“Money is the root of all evil”

It’s fine to look at it from a cold, scientific perspective, but more interesting from a moral one.

Roman May 30, 2008 at 5:39 pm

Yeah, if you take morals into account everything can seem a lot different…

dougfoot June 26, 2008 at 12:46 am

It is the “love” of money that is the root of evil, not money in of itself.
The desire to be wealthy is not an evil desire – the evil is putting this desire above all else.
If one is charitable with their wealth (tithe, giving to charity, giving to the poor) what does it matter how much a person earns? There are many who are wealthy and you would never know it. Their focus with their wealth is to help those in need versus with material goods.
The most selfish people I’ve met are those who are not charitable – they beleive it is the government’s role to assist the less fortunate – on the backs of everyone else (taxes).
If a person wants the force of government to make people “charitable” (sharing their wealth) that person is at least a socialist at worst a communist.

Don February 19, 2011 at 9:23 am

Thinking about money as an economist or “scientifically” as Dusty put it has clearly proven more interesting than a moral understanding. Granted, trying to understand people’s behavior and decision making process is important to try and interpret but not at all more important than people actually understanding WHAT they’re doing–Rationality– rather than WHY they are doing it–Irrationality. Yeah it’s nice to think we live in a world where we can always make the choice that makes us the most happy but that’s ignorant. That’s why the biggest economies of the world are all suffering right now; everyone got so used to a comfortable lifestyle that they refuse to give it up. It’s very easy to get caught up in the Short Run outcome but it’s essentially very straightforward to fix a declining economy if we think about the Long Run. The statement “money is the root of all evil” is in itself, where the evil starts and grows. Rational thinkers are motivated by an understanding of monetary and fiscal policies and how economic interactions apply to their own profit maximizing model. Irrational thinkers are motivated by greed and fear and love and all other emotions you want to bring up and these initial motives cause them to grow larger and larger as fears and pessimism grow. In no way whatsoever does it make sense for someone to take less money just so they can have more than people around them, heteris parabis. (this is obviously a hypothetical model as price levels and the value of the dollar would also change). The second option would increase household/firm consumption and stimulate the economy even farther, leaving yourself infinintley better off than had you chosen option A. This is the reason US is facing the worst recession since the 1920’s; because people don’t understand how to think rationally or just don’t try to. Irrational thinking isn’t human nature; adaptation and overcoming obstacles is. “You’ve got to swallow the bad tasting medicine now if you want to get better in the future.”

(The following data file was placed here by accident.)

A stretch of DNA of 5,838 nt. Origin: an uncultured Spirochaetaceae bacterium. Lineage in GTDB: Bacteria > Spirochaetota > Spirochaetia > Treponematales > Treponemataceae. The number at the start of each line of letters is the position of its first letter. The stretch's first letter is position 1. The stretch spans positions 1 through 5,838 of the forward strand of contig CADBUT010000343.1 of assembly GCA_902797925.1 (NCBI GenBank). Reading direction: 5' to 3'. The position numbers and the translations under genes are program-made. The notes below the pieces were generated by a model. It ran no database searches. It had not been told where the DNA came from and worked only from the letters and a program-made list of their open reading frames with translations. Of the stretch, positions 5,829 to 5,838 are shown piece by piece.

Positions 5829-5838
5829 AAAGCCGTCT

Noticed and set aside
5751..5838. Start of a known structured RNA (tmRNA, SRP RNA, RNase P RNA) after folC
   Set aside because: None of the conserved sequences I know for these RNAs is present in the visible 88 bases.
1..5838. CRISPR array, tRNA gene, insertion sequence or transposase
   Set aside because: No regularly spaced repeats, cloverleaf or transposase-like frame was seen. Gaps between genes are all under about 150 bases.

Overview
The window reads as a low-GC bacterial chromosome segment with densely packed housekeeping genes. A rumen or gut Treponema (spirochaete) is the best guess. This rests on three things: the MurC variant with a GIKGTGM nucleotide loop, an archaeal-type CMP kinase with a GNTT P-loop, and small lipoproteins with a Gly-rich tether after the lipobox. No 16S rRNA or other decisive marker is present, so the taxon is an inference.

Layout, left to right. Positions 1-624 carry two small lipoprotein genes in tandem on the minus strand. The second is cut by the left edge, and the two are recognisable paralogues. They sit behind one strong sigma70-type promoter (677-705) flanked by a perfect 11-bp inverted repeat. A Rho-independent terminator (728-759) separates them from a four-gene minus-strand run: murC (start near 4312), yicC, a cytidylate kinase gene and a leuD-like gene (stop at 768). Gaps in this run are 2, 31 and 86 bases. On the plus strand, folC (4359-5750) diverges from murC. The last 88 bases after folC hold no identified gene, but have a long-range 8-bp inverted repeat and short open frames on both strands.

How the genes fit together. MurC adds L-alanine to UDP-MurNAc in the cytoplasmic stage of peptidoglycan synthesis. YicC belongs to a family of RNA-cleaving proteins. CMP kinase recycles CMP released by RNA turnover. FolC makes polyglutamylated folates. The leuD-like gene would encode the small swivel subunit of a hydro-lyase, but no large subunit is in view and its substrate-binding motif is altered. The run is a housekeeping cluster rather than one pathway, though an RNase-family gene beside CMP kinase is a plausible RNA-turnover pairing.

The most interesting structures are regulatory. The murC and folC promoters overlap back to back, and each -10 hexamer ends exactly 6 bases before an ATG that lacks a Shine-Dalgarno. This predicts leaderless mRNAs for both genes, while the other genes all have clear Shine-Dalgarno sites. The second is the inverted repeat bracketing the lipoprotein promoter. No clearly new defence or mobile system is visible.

subramaniam shankar May 30, 2008 at 1:55 pm